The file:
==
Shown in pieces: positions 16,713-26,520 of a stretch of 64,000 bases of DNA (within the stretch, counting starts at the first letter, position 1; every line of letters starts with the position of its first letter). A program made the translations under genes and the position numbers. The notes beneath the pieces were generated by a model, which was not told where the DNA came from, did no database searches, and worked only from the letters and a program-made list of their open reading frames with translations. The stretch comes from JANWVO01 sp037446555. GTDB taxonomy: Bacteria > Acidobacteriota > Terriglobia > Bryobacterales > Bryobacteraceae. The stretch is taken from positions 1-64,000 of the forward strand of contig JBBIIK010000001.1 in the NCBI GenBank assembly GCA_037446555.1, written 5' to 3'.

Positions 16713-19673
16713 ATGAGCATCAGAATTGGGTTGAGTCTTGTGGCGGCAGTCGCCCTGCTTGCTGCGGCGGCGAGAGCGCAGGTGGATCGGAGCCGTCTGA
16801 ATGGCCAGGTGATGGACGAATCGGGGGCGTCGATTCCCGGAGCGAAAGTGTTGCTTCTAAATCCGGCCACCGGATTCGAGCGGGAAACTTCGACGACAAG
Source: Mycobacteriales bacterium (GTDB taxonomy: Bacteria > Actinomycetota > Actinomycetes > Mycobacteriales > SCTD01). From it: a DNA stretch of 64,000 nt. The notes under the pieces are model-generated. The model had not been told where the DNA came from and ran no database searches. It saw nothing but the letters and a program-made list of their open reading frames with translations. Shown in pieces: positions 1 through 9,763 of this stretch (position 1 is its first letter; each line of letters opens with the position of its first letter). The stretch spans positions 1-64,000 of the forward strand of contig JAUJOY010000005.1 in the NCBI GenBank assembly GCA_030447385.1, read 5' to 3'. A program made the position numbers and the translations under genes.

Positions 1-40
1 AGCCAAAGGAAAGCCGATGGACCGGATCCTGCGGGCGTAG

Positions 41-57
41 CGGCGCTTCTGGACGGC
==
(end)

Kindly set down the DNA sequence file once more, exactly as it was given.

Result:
Shown in pieces: positions 16,713-26,520 of a stretch of 64,000 bases of DNA (within the stretch, counting starts at the first letter, position 1; every line of letters starts with the position of its first letter). A program made the translations under genes and the position numbers. The notes beneath the pieces were generated by a model, which was not told where the DNA came from, did no database searches, and worked only from the letters and a program-made list of their open reading frames with translations. The stretch comes from JANWVO01 sp037446555. GTDB taxonomy: Bacteria > Acidobacteriota > Terriglobia > Bryobacterales > Bryobacteraceae. The stretch is taken from positions 1-64,000 of the forward strand of contig JBBIIK010000001.1 in the NCBI GenBank assembly GCA_037446555.1, written 5' to 3'.

Positions 16713-19673
16713 ATGAGCATCAGAATTGGGTTGAGTCTTGTGGCGGCAGTCGCCCTGCTTGCTGCGGCGGCGAGAGCGCAGGTGGATCGGAGCCGTCTGA
16801 ATGGCCAGGTGATGGACGAATCGGGGGCGTCGATTCCCGGAGCGAAAGTGTTGCTTCTAAATCCGGCCACCGGATTCGAGCGGGAAACTTCGACGACAAG
Source: Mycobacteriales bacterium (GTDB taxonomy: Bacteria > Actinomycetota > Actinomycetes > Mycobacteriales > SCTD01). From it: a DNA stretch of 64,000 nt. The notes under the pieces are model-generated. The model had not been told where the DNA came from and ran no database searches. It saw nothing but the letters and a program-made list of their open reading frames with translations. Shown in pieces: positions 1 through 9,763 of this stretch (position 1 is its first letter; each line of letters opens with the position of its first letter). The stretch spans positions 1-64,000 of the forward strand of contig JAUJOY010000005.1 in the NCBI GenBank assembly GCA_030447385.1, read 5' to 3'. A program made the position numbers and the translations under genes.

Positions 1-40
1 AGCCAAAGGAAAGCCGATGGACCGGATCCTGCGGGCGTAG

Positions 41-57
41 CGGCGCTTCTGGACGGC